You haven’t been able to take any time off your half marathon PR, no matter how hard you train.
As runners, we tend to overcompensate. We sometimes train hard but not necessarily smart in our efforts to run a faster marathon.
By training smart, you can avoid more pain and injury and reach your goals. We’ll show you what you can do to shave some seconds, or even minutes, off your record. Follow our tips and you’ll be running a faster half marathon in no time.
Tip 1: Check Yourself Before Your Wreck Yourself
You could have the best training program in the world, but you could be sabotaging your success on race day by taking the first few miles too quickly. It may sound counterintuitive -- don’t you want to run fast?
You do, but not at the risk of wearing yourself out at the beginning of the race so you can’t perform your best during the second half. Ideally, you’ll have negative splits in the race.
If you are able to pull off negative splits, you’ll finish strong. But if you’ve spent all your energy running blazing fast miles in the first half of your race, you won’t be able to hold on during the rest of the race.
You need to run this race at your pace -- not somebody else’s. So don’t let race day excitement make you think you need to go charging out of the gate.
Tip 2: Do a Weekly Tempo Run
You may have heard about tempo runs, and there’s a reason that you see them discussed in so many running articles. They work.
Tempo runs are faster runs that don’t push you to your limits. You’ll want to run slower than your race day pace with tempo runs.
You should be able to say a few words here or there while doing a tempo run, but you won’t be able to have a lengthy conversation with your best running buddy. Tempo runs help you increase your speed endurance, which will help you immensely during a half marathon.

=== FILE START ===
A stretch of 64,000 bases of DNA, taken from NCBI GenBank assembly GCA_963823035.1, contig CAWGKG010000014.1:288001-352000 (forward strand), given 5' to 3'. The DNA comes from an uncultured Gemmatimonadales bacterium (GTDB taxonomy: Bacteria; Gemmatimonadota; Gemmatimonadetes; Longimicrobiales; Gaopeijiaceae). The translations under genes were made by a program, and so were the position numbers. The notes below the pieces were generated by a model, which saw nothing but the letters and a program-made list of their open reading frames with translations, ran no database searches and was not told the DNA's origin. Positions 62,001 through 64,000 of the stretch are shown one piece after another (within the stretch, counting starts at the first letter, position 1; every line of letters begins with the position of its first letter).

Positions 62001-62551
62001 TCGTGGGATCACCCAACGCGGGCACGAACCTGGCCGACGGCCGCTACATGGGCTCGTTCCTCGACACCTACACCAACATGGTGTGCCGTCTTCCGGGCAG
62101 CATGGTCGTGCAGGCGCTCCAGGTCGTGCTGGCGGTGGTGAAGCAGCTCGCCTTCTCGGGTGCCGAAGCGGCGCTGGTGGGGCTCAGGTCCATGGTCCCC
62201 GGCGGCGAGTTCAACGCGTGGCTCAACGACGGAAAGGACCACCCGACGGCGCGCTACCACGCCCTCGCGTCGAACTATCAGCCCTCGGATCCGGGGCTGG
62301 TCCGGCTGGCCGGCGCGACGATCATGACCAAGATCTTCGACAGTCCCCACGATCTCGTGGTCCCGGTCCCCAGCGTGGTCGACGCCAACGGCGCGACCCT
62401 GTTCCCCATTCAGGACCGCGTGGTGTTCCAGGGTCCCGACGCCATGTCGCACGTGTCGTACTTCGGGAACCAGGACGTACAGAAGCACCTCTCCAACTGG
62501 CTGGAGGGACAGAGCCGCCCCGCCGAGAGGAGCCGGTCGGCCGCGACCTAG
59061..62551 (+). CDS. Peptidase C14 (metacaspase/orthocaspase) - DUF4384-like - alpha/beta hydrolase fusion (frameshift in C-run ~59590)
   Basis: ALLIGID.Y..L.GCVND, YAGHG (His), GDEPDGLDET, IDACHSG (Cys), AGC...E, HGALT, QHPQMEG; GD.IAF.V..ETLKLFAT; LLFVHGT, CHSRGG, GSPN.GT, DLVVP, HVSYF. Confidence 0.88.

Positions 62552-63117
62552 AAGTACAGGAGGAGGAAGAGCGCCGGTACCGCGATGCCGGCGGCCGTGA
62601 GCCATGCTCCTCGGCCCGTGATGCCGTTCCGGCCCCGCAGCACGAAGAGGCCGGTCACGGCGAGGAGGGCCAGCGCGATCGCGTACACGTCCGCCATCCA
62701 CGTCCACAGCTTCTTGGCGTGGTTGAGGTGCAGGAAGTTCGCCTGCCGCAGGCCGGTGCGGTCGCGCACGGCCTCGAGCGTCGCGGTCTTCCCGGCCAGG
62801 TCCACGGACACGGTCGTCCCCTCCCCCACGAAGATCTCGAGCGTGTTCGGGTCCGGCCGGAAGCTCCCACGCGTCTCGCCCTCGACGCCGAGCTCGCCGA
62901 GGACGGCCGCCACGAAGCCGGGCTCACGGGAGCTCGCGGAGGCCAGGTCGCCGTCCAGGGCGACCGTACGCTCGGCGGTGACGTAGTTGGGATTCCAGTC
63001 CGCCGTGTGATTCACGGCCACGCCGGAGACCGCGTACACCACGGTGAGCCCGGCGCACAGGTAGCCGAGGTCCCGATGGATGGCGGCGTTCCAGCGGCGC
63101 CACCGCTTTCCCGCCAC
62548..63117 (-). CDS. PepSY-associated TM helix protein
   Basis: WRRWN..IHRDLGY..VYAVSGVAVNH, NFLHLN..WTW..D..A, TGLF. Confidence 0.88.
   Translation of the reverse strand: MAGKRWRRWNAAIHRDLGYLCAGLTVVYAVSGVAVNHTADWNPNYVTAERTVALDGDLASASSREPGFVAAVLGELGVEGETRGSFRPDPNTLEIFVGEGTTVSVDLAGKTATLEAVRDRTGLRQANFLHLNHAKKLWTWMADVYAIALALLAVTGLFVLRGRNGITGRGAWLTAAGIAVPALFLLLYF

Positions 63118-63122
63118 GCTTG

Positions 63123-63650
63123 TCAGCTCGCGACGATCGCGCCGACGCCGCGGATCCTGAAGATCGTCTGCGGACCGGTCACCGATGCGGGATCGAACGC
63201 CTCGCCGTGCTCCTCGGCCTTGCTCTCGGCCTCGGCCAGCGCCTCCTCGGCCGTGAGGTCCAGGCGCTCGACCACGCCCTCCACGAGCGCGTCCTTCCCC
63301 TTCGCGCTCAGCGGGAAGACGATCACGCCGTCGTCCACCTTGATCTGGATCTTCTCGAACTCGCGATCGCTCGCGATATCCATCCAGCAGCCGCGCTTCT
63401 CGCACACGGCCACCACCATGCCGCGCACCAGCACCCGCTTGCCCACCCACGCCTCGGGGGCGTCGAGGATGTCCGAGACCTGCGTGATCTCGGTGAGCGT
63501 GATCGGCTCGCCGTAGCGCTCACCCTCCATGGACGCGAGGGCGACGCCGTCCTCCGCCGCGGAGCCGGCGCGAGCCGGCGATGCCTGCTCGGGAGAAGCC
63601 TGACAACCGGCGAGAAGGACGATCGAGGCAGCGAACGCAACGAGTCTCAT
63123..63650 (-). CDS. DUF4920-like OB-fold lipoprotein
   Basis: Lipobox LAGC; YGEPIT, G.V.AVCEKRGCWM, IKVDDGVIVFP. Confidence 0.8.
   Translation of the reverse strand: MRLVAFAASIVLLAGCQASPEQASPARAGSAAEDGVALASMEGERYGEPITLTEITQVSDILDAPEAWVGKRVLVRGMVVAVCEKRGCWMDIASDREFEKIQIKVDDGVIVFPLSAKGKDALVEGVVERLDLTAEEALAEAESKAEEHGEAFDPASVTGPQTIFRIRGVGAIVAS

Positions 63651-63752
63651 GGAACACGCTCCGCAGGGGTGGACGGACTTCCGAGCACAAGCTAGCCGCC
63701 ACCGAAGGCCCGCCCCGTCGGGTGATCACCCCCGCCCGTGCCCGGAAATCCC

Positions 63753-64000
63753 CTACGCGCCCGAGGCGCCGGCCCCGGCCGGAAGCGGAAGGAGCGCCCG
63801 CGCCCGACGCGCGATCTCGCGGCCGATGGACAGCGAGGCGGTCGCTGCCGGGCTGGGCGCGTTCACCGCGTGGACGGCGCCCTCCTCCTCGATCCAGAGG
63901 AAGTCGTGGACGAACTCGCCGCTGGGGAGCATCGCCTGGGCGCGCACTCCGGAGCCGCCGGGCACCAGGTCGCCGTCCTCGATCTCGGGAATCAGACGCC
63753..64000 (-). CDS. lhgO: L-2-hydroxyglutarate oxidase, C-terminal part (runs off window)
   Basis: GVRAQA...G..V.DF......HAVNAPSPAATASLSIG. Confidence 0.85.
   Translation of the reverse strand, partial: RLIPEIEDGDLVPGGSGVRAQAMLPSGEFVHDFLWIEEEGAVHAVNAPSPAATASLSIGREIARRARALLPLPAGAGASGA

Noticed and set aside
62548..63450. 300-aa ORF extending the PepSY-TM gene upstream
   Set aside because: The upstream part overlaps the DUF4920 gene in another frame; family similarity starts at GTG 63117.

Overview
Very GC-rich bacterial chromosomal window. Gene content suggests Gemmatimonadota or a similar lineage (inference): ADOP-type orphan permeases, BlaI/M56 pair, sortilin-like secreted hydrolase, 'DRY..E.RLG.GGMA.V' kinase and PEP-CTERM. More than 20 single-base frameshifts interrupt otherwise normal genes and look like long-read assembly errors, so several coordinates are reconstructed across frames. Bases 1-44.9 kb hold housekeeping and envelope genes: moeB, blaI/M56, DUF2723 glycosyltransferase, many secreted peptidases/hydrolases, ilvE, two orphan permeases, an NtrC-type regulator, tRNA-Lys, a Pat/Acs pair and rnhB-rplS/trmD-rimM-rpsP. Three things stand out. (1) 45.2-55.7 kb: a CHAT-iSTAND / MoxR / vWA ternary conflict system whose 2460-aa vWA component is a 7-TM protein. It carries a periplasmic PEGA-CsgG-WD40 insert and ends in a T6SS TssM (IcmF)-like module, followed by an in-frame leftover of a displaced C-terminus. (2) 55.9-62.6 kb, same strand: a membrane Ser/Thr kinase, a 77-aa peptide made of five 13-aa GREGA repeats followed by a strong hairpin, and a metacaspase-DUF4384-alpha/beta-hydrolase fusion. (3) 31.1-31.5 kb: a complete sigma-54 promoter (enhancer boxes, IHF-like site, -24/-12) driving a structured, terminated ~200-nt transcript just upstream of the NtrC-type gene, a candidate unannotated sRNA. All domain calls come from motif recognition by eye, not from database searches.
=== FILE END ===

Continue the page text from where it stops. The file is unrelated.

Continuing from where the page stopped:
Tip 3: Don’t Forget the Long Run
Long runs are a crucial element to half marathon training. And if you skip them, or cut corners on the distance, your half marathon time won’t improve.
The long run has been a key training component of runners for decades, no matter what distance they race. Your body goes through a few changes during long runs.
Tip 4: Run at Least Three Times a Week
In order to see continual performance gains, you need to run at least three times a week. You can run more than this, but if you run too much, you risk injuring yourself, which would temporarily sideline any hopes you have of setting a PR.
If you decide to run three or four times a week, it’ll help you if you add in some cross training like swimming or cycling. You can also add in planks, weightlifting, and plyometrics.
Tip 5. Find Your Goal Pace and Then Try to Hit It
You can’t expect to do normal training runs that don’t push your limits, and then show up race day and all of a sudden set a blazing record. You need to push yourself in order to make that happen.
A few weeks before racing day, calculate the race pace you need to hit in order to break your record. Then once a week, add in a run in which you try to hit that pace.